Researchers pinpoint malaria's entry point on red blood cells

Researchers at the University of Oxford have identified a protein that targets a protein receptor that malaria parasites use to gain entrance into red blood cells.

The researchers believe the discovery could lead to an effective malaria vaccine. They have performed tests in mice and rabbits that have produced an effective antibody response against the malaria infection, according to

Though the testing is still in its early stages, the scientists are optimistic about their outcomes and the chances that they have identified another vaccine target against the deadly disease.

The antibody that binds to the PfRH5 protein receptor has been effective at eliminating the invasion of red blood cells by every parasite they have tested so far, most importantly, against Plasmodium falciparum, the deadliest of the malaria parasites, reports.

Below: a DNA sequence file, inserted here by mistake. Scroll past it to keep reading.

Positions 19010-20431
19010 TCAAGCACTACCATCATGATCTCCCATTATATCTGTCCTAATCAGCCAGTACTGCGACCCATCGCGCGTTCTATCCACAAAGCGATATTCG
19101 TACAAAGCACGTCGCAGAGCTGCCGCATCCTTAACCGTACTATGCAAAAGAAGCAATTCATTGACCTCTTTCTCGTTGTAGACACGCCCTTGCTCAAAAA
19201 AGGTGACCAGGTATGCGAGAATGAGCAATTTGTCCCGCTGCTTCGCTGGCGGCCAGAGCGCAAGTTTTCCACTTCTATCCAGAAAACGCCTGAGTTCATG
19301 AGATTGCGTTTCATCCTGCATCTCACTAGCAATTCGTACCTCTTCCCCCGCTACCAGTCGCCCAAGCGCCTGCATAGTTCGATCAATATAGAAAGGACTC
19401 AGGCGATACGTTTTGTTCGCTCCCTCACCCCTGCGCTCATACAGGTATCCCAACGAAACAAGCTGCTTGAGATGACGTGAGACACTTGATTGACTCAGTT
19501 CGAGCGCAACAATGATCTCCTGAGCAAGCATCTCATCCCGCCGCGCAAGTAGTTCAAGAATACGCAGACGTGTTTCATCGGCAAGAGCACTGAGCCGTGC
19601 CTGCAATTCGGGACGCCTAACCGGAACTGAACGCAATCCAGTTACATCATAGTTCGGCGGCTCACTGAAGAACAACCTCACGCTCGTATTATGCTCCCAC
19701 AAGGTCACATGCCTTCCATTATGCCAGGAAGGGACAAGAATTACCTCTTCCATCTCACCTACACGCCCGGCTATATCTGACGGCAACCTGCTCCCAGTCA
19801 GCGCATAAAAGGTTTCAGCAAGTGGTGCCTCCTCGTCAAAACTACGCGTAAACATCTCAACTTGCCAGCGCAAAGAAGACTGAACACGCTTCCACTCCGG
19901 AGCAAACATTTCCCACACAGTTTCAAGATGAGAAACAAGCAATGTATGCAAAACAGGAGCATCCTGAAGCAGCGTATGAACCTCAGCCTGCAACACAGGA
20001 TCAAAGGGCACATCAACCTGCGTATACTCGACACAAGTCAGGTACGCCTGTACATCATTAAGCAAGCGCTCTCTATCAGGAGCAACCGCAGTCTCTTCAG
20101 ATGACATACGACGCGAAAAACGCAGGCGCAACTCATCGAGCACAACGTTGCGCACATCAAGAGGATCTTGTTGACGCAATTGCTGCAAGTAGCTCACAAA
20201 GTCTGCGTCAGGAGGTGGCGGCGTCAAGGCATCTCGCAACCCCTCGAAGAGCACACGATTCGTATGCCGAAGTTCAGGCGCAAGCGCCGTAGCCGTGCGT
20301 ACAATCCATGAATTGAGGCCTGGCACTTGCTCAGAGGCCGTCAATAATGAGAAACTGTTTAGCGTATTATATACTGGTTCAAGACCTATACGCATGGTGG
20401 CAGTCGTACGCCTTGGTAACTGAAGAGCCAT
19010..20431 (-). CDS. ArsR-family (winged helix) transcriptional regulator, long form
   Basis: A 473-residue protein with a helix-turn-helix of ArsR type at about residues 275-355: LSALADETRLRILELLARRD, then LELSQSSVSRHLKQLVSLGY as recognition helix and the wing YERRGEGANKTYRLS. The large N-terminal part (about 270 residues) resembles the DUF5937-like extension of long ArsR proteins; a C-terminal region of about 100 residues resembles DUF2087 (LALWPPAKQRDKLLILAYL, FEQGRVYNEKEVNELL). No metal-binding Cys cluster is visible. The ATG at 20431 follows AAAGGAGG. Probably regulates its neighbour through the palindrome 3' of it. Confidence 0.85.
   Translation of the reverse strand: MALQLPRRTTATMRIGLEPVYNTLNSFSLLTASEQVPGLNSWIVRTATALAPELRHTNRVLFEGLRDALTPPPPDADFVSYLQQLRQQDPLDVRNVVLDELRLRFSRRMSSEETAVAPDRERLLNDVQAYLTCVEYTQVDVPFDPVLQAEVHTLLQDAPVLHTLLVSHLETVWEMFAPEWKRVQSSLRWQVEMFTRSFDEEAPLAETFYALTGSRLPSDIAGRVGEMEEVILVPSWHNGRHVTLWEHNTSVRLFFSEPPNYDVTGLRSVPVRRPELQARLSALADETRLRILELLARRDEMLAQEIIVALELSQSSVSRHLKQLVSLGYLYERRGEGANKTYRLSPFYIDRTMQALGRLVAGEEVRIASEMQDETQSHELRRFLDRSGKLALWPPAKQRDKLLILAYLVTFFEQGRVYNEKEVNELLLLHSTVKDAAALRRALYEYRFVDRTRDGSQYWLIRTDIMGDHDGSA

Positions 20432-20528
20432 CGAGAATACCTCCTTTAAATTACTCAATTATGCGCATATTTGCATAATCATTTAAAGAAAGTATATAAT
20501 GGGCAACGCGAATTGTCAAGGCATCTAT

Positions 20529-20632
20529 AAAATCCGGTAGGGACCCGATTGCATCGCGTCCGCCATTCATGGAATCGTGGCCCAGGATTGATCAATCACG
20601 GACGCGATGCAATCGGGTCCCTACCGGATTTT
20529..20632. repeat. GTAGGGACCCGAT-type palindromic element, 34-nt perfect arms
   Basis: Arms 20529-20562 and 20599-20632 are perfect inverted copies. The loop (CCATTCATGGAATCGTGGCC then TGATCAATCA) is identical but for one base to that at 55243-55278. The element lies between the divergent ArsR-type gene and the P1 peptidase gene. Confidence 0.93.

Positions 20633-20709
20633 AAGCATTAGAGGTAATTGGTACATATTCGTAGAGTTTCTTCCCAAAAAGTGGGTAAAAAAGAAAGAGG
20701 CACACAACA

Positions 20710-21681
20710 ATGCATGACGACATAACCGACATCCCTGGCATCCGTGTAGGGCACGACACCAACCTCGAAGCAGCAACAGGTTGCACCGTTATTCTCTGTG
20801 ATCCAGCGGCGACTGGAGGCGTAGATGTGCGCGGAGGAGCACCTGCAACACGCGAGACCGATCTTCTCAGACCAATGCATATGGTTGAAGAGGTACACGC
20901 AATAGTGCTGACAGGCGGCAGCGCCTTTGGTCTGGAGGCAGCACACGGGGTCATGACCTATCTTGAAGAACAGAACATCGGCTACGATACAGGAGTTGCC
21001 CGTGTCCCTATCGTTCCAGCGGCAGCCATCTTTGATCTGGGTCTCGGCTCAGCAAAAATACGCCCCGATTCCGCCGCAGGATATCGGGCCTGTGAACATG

Additionally, the RH5 antigen appears to show little genetic diversity between strains, unlike other malaria parasite antigens that change constantly to stay a step ahead of the body’s immune defenses.

The researchers said, however, that although the results appear to be a significant step forward in vaccine development, vaccines are difficult to produce and take time to become publicly available. If all goes well, it could still be three to five years before a vaccine based on their findings would be ready for early stage human trials.